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Comodo has filed for express abandonment of LetsEncrypt trademark applications (comodo.com)
302 points by FredericJ on June 24, 2016 | hide | past | web | favorite | 93 comments



Evidently the company realized they were fighting a losing battle, particularly after the CEO's disastrous response:

https://forums.comodo.com/general-discussion-off-topic-anyth...


Shows how most CEOs of even large companies are human like everyone else, not the "super mature", "super calculated", "super intelligent" begins they are made out to be. It's also important to note the arrogance - invented the 90 day trial :D


> Shows how most CEOs of even large companies are human like everyone else

Um, it doesn't really say anything about most CEOs, does it?

Actually, I think it shows how this guy is different from others, because he seems more nutty than most people.


How did someone like this become CEO? Or is it just his response to breaking under the pressure for the first time?


Because he founded the company.


In that case, the board is incompetent it seems.


Boards are optional, there simply may not be one.


Dont need basic grammer to fund a company.


It helps to know how to spell "grammar" when you post to HN, though.


Oh the irony


Poe's law[0] applied to grammar?

https://en.wikipedia.org/wiki/Poe%27s_law


Muphry's Law.


>Dont

>grammer

>fund

This is intentional right?


You'd hope.


That whole thread is worth a read. Here is a global forum moderator slating the CEO: https://forums.comodo.com/general-discussion-off-topic-anyth...


Tangential, but what in the hell is with the whole thing where company execs refuse to use "I" in a sentence? Read anything typed up by some founder or something, and you see sentence after sentence deliberately omitting self-reference. Here specifically: "If they have right to it then more than happy to comply"... If they have right to it then I am/we are more than happy to comply. Anytime someone posts email correspondence on HN, it's inevitably a conversation devoid of self-referential terminology, even in totally innocuous sentences. "More than happy to X. Concerned about the thing with Y. Call this afternoon after meeting with Z." It's totally annoying.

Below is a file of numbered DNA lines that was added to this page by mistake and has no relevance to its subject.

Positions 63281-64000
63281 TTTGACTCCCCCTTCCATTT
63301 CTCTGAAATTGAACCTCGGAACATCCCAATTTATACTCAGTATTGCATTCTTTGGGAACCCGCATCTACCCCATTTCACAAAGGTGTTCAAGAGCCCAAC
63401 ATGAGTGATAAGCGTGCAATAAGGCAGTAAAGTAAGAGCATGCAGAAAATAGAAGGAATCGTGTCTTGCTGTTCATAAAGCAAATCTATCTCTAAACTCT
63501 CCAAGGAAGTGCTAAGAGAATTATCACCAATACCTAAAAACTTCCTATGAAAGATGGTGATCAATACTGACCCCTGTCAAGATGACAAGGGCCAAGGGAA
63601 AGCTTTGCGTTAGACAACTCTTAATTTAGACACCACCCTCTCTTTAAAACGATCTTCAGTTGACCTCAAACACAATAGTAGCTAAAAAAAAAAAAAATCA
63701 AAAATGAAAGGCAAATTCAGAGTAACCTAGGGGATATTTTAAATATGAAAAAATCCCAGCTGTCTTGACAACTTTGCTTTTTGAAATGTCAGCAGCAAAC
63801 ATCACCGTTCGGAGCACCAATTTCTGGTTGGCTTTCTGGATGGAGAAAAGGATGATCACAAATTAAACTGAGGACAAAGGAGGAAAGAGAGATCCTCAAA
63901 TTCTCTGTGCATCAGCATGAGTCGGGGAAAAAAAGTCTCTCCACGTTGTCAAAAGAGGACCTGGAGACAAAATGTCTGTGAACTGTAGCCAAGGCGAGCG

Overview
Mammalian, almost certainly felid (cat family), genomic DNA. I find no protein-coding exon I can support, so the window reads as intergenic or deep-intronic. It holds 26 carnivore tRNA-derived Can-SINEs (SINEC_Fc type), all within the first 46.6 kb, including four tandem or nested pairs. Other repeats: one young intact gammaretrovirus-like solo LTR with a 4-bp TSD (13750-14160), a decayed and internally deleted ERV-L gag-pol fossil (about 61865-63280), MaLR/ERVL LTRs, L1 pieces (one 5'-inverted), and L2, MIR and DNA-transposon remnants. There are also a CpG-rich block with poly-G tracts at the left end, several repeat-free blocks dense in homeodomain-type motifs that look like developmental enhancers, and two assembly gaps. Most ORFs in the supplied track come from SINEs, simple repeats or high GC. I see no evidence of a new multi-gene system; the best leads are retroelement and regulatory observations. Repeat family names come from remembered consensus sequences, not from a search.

I remember reading an article a while back (couldn't find it through Google) that talked about how people with abusive tendencies (which this kind of tortured diatribe seems adjacent to) have an accompanying tendency to psychologically distance themselves from their actions by avoiding first-person constructions, eg. "and then it happened" instead of "and then I did it".

That being said, it sounds like the cause of the omissions of just the words of the first-person constructions this post uses is more likely to be rooted in English being Melih's second language.


Here's another example of what I'm talking about from a recent post on HN [0]. Specifically in that post, an email correspondence goes like this: "Thought sharing this framework with you prior to our convo would make it more efficient. Would love to get your perspective on this when we chat in the morning (your evening)."

See the weird omission of reference to self? Here's something I didn't originally intend to share... The reason I notice this is because I used to type emails like that. I don't know why I used to do that, but I eventually stopped doing it consciously because I thought it sounded weird, and years later noticed it in the situation I mentioned earlier. I find it annoying these days to read people doing it. I totally get what you're saying about ESL, but I'm referring to it happening outside of non-native English speakers. I'm interested in your initial suggestion, though. Thanks!

[0] https://entrepreneurs.maqtoob.com/my-cofounder-said-i-love-w...


The historical example that comes to mind is telegrams, where the sender was charged per word, and consequently people omitted as many words as possible while keeping the message on the right side of comprehensible. Sometimes just barely; Wiki gives this example telegram from Orville Wright: